After consulting a citizens group, the institute decided that the nation should spend the same amount saving or improving the life of a 75-year-old smoker as it would a 5-year-old.
The article is about what is happening in England, and how their lead is being followed by other countries. Basically, it is triage of what is available from the state system (all started by a panic over the price of Viagra) and how it means limits on things such as dialysis and expensive cancer treatments.
There are two current issues:
First, total expense.
Second, "highly expensive life-saving drugs for terminal illnesses."
But, the question tends to spread to two other areas (as it has in some countries):
First, not allowing people to pay for things themselves; and,
Second, adding in quality of life and similar factors.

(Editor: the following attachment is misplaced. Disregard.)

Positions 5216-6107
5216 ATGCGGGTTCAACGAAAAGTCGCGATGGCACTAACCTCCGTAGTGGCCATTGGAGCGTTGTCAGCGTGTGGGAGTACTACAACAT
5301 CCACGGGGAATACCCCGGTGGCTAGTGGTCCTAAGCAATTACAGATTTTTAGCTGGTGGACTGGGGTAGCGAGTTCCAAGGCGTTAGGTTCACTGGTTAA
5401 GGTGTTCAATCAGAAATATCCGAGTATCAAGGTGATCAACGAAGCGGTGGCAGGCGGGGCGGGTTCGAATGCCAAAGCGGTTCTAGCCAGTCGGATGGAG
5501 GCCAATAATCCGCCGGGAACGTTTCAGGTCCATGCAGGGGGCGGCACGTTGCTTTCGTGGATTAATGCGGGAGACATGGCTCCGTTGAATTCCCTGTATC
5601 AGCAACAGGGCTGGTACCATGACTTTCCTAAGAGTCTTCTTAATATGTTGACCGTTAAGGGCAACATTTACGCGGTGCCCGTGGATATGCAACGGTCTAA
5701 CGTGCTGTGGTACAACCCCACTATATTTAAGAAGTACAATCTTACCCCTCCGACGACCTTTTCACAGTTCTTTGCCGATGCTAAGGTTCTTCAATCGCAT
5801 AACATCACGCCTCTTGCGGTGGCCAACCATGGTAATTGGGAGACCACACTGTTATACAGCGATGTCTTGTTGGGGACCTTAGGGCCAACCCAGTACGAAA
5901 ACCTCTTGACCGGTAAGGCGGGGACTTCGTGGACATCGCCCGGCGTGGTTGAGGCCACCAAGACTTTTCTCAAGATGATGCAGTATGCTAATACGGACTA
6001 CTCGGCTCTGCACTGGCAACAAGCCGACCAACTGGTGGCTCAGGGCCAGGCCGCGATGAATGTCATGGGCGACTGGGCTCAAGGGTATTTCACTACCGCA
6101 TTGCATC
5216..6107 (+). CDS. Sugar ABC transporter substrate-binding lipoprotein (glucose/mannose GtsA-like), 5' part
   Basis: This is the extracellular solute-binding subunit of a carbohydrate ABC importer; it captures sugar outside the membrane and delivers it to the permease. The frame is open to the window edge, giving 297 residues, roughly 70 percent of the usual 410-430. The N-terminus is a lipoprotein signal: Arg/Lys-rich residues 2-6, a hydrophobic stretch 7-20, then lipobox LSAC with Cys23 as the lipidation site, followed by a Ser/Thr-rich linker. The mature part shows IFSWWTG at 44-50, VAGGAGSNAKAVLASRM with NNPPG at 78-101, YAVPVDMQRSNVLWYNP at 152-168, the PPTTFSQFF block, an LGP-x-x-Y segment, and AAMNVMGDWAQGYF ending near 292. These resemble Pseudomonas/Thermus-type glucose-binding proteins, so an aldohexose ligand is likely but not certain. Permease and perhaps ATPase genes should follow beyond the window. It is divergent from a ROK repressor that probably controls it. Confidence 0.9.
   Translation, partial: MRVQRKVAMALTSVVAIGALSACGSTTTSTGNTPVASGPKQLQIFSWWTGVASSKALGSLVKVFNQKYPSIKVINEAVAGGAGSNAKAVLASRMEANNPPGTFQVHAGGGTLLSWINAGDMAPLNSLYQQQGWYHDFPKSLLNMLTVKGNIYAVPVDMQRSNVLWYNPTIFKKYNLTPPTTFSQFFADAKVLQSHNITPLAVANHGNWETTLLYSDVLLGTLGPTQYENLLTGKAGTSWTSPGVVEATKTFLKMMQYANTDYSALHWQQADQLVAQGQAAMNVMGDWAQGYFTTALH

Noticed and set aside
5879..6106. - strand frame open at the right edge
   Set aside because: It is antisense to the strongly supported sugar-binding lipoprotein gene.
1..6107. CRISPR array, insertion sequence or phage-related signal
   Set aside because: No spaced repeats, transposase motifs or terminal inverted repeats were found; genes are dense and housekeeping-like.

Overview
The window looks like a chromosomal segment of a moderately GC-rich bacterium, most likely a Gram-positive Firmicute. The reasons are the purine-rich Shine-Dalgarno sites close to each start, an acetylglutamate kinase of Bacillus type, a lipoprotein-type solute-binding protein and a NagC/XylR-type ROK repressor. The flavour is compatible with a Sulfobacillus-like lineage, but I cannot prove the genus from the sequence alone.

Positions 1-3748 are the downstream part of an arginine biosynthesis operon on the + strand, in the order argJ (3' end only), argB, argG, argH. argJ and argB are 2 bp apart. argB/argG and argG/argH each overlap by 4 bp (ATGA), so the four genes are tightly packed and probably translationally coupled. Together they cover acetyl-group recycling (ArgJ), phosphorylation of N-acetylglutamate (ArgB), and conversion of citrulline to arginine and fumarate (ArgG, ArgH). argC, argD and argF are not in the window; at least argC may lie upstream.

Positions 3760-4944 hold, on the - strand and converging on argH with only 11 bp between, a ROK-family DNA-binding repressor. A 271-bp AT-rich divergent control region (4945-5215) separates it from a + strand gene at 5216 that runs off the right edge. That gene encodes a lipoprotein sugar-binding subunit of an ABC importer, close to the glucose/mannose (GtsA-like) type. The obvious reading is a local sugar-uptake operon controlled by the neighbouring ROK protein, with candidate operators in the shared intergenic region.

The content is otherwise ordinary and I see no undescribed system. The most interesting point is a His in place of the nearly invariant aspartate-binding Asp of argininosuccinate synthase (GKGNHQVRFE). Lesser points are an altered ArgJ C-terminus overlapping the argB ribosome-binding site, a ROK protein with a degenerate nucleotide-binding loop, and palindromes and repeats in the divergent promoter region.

Admittedly, they have good points, for example the article talks about a niche drug that started at less than a dollar a dose and quickly had its price raised to $260 a dose as it became more popular (but no more effective or any more expensive to produce). In the United States, such niche drugs account for almost a quarter of the nation's drug bill (24%) -- the foundation of the unfunded entitlement drug benefit that many have called the worst threat to America's security in our generation.
http://www.nytimes.com/2008/12/03/health/03nice.html?pagewanted=1&_r=1&th&emc=th for the entire article.